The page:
I guess that works to a certain degree.
Until airplanes start falling out of the sky for no good reason.
(Editor and author’s update: After posting this the lovely and very perceptive Mrs. Freightdawg gently questioned me – okay, she lowered the boom on me. Because of my rather injudicious choice of language, it might appear that I am accusing individual teachers of blatantly refusing to teach the necessary basics of education. This is NOT what I intended to convey. Many teachers are forced to teach nonsense and they deeply resent having to do do in order to teach to some governmental standard. I feel for those teachers. When you are between a rock and a hard place it is impossible to find a comfortable position.
That having been said, I stand by my assertion that the overall product of the American educational system is just weak. Maybe the problem goes way beyond the local and state schools systems. Maybe it is totally a failure at the federal level. Whatever the cause, the answer is simple: go back to basics – reading, writing, arithmetic, grammar, spelling, penmanship, and basic fundamental science courses.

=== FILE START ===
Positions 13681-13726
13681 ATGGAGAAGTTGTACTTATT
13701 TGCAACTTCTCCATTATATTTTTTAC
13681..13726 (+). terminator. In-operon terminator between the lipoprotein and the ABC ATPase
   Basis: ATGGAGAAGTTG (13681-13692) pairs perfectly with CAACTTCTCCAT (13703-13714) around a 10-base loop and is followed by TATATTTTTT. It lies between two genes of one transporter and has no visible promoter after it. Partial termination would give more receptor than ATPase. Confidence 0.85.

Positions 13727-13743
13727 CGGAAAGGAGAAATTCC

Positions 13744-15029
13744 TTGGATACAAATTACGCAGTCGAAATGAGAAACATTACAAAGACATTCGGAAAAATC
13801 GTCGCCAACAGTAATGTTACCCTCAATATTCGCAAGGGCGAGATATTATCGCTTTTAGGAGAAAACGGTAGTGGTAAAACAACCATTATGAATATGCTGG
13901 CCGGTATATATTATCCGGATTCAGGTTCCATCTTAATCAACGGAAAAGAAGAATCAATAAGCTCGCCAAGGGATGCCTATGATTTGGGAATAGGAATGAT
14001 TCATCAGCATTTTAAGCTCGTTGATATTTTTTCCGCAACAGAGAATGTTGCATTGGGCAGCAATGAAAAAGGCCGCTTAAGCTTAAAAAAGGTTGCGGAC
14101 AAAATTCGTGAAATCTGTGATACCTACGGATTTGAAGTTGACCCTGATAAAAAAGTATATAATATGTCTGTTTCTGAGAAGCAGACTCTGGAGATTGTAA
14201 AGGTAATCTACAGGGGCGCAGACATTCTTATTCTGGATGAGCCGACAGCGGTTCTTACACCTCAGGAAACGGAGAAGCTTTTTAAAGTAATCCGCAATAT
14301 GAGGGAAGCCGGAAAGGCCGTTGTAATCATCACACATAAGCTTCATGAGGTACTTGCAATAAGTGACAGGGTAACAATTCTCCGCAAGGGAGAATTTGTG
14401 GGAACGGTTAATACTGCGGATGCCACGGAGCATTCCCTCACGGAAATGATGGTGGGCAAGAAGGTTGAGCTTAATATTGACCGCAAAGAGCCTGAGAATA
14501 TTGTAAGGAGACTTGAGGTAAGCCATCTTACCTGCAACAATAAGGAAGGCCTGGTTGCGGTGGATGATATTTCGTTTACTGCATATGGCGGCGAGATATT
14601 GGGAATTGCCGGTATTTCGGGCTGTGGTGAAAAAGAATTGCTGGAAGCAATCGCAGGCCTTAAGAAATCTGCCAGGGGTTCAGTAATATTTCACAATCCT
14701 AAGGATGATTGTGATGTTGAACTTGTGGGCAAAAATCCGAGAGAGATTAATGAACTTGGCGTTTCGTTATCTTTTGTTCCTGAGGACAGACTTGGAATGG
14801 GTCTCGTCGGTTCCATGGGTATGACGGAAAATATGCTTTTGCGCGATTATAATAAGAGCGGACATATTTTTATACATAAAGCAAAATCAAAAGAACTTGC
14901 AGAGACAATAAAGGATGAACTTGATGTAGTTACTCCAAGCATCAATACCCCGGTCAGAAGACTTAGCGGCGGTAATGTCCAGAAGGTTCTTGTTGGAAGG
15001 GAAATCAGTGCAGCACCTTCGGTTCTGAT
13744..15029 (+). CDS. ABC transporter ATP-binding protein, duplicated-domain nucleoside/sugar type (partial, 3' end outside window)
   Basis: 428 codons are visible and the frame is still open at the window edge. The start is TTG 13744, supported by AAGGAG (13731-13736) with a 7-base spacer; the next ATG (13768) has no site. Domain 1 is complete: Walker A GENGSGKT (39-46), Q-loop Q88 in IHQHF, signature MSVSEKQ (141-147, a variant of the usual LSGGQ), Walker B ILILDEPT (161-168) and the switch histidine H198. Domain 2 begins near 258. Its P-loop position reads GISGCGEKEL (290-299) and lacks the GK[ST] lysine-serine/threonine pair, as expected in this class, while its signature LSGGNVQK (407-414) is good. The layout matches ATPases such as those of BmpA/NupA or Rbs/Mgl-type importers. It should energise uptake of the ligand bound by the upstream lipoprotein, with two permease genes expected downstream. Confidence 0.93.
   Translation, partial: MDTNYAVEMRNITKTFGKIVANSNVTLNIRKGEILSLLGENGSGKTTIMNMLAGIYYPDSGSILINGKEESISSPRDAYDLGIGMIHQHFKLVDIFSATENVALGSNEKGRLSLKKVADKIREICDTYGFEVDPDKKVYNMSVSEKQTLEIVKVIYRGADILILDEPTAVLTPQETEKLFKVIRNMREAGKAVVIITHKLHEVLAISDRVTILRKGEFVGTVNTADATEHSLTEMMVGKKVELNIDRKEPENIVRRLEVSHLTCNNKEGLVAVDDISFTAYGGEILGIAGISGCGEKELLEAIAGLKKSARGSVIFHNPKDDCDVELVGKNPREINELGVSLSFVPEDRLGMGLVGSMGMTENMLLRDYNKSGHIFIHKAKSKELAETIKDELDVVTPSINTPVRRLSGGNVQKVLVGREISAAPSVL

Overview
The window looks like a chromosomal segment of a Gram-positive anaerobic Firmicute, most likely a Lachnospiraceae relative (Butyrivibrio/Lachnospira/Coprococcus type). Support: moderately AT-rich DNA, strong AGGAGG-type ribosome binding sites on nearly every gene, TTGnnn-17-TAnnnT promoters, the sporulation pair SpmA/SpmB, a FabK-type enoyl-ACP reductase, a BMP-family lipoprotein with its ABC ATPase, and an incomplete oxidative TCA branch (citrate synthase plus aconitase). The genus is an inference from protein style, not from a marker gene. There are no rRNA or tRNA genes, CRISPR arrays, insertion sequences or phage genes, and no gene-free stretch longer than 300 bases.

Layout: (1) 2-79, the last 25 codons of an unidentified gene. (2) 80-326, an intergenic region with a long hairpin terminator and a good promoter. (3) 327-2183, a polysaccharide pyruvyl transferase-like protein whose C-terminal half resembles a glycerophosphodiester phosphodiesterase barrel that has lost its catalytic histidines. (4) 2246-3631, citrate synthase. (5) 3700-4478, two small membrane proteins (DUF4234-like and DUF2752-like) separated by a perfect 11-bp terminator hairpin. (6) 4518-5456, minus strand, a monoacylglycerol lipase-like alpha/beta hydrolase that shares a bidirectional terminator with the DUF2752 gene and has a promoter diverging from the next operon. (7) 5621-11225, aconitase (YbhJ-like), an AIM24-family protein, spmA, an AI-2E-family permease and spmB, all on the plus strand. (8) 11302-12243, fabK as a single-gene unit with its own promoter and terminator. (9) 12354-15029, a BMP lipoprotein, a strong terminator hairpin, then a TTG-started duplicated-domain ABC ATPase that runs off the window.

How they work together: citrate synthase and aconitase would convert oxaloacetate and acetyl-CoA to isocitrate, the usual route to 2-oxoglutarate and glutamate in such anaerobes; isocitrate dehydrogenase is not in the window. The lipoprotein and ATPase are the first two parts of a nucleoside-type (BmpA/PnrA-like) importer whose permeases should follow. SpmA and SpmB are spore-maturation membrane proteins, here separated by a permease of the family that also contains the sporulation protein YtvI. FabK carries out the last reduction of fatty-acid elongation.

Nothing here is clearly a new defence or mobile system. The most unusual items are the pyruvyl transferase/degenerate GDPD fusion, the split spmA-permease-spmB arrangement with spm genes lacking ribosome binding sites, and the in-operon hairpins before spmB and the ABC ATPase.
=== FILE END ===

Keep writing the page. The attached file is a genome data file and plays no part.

If I offended any teachers out there I am sorry – that was not my intent. My purpose was to draw attention to the dismal product of our overall American educational system. Until we lean how to fix that, our children will always be at risk, and ultimately, so will our culture.)